Californians Facing Housing Shortage After California Wildfires

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California Facing a Housing Shortage as Wildfires Burn Down Thousands of Homes

Californians are facing a housing shortage as the state deals with a historic catastrophe. The California wildfires have already burnt down thousands of houses in Northern California, and despite firefighters making significant progress over the weekend, the fires are still continuing to force evacuations, leaving countless Californians homeless.

Those who have lost their homes are turning to their families and friends, staying with them temporarily until they find a more permanent solution.

Sonoma County and Napa County have been the most severely hit with the wildfires. Residents of Santa Rosa in Sonoma County, in particular, are facing the brunt of the fire crisis. The city is facing the worst case of the housing crisis where most homes have turned to ashes and lodging options are now scarce. Meanwhile, those who are lucky enough to find a place to rent are facing absurdly high rents.

The two counties are close to San Francisco—particularly the city’s tech hub, Silicon Valley—and have seen a high demand for housing in recent years as a growing number of Californians began migrating towards the state’s biggest business hub for better employment opportunities. High demand and low supply caused housing costs to skyrocket in these counties. The wildfires are now worsening the situation, causing a further shortage of housing in the region.

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California is known for having some of the most expensive real estate in the country. Rents are likewise equally unaffordable in most parts of the state. This is because the state already had a shortage of housing, even prior to the fires. The state’s unfavorable housing regulations put a cap on housing development within the state. In fact, California’s population reportedly grew at a faster pace than new housing constructions in the past years.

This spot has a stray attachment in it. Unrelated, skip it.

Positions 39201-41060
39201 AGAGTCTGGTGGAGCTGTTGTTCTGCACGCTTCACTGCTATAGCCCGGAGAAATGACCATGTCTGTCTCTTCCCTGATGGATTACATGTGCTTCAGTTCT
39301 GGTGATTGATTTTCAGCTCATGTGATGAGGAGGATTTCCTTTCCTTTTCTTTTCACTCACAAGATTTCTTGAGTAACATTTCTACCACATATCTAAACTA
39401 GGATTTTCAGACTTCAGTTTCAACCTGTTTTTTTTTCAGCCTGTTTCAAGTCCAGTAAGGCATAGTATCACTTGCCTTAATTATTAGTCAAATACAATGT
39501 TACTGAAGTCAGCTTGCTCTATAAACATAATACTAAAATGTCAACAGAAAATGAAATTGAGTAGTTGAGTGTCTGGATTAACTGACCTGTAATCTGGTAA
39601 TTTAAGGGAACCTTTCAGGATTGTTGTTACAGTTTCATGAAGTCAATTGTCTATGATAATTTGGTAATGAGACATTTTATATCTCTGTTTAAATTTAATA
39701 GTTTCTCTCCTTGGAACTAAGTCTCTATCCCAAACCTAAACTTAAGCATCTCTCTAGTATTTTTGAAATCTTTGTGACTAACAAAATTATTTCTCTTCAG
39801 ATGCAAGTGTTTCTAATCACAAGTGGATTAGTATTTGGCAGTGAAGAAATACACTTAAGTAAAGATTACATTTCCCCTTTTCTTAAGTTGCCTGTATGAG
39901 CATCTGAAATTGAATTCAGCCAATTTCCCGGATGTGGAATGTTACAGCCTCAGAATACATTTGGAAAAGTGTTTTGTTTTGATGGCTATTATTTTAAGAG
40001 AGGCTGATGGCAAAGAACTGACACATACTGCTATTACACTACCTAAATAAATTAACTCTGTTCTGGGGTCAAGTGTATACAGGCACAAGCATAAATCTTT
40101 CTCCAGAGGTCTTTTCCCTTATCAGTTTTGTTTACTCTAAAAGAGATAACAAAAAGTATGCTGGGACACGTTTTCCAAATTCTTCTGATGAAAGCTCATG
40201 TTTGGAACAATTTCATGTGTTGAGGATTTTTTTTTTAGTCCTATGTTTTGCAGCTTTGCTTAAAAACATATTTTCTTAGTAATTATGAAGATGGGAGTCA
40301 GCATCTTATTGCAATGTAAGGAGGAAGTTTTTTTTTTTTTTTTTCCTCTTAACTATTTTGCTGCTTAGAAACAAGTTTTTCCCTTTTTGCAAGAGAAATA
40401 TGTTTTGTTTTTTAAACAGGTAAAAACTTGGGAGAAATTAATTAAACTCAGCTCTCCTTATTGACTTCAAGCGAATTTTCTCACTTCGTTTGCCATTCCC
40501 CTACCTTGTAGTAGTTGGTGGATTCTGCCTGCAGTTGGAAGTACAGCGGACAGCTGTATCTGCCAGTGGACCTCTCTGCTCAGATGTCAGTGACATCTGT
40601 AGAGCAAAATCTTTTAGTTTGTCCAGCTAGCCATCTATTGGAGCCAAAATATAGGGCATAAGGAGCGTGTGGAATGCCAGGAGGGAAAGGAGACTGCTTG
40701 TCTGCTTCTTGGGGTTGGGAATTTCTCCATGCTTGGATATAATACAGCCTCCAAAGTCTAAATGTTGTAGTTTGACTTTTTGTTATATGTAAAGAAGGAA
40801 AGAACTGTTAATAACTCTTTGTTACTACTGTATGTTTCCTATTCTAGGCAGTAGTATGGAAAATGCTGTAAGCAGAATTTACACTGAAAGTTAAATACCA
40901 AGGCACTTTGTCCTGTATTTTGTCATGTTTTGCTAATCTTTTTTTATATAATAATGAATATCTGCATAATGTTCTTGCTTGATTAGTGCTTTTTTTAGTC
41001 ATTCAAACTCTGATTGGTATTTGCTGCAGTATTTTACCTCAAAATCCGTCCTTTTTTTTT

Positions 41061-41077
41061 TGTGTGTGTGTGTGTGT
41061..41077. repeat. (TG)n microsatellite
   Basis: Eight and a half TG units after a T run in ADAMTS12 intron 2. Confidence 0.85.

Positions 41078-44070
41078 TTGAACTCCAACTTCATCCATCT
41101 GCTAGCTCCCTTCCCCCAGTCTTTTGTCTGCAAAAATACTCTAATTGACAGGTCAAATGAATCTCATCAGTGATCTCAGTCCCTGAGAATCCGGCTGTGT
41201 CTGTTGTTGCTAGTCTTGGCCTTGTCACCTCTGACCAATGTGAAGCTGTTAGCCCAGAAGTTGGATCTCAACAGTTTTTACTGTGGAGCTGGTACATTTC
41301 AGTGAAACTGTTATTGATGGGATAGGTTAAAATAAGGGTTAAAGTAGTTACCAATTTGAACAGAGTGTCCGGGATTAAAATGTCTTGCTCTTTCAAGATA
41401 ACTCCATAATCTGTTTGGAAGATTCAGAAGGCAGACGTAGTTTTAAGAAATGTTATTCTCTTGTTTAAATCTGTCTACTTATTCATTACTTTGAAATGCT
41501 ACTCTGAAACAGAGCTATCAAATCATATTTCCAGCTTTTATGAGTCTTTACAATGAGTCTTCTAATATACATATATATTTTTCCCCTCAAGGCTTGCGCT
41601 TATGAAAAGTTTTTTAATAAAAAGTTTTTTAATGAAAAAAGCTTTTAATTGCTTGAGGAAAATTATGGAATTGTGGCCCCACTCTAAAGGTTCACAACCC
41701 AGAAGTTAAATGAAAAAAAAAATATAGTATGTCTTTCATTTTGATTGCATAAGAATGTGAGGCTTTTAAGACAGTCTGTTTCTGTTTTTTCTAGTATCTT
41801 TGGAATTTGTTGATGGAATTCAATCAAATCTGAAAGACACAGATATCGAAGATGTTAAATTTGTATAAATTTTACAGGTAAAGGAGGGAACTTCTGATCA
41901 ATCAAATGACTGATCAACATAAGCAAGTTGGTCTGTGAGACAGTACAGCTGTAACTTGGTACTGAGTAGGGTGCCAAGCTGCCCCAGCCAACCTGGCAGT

According to data from McKinsey Global Institute (MGI), California added 544,000 households in the five-year period between 2009 and 2014. Meanwhile, only about 467,000 housing units were added in the state during the same period.

The California wildfires—the worst fire disaster the state has seen in its history—have so far claimed the destruction of an estimated 5,700 houses and buildings in the northern part of the state and about 100,000 people are estimated to have so far been evacuated from the fire zones.

The internal displacement of such a huge population is beginning to put pressure on the state’s ability to house them at a time when housing is already in short supply in California. The state officials are now presented with a grave challenge to find a timely solution to the state’s worsening housing crisis.

 

Source

California Fires Leave Many Homeless Where Housing Was Already Scarce,” The New York Times, October 15, 2017.

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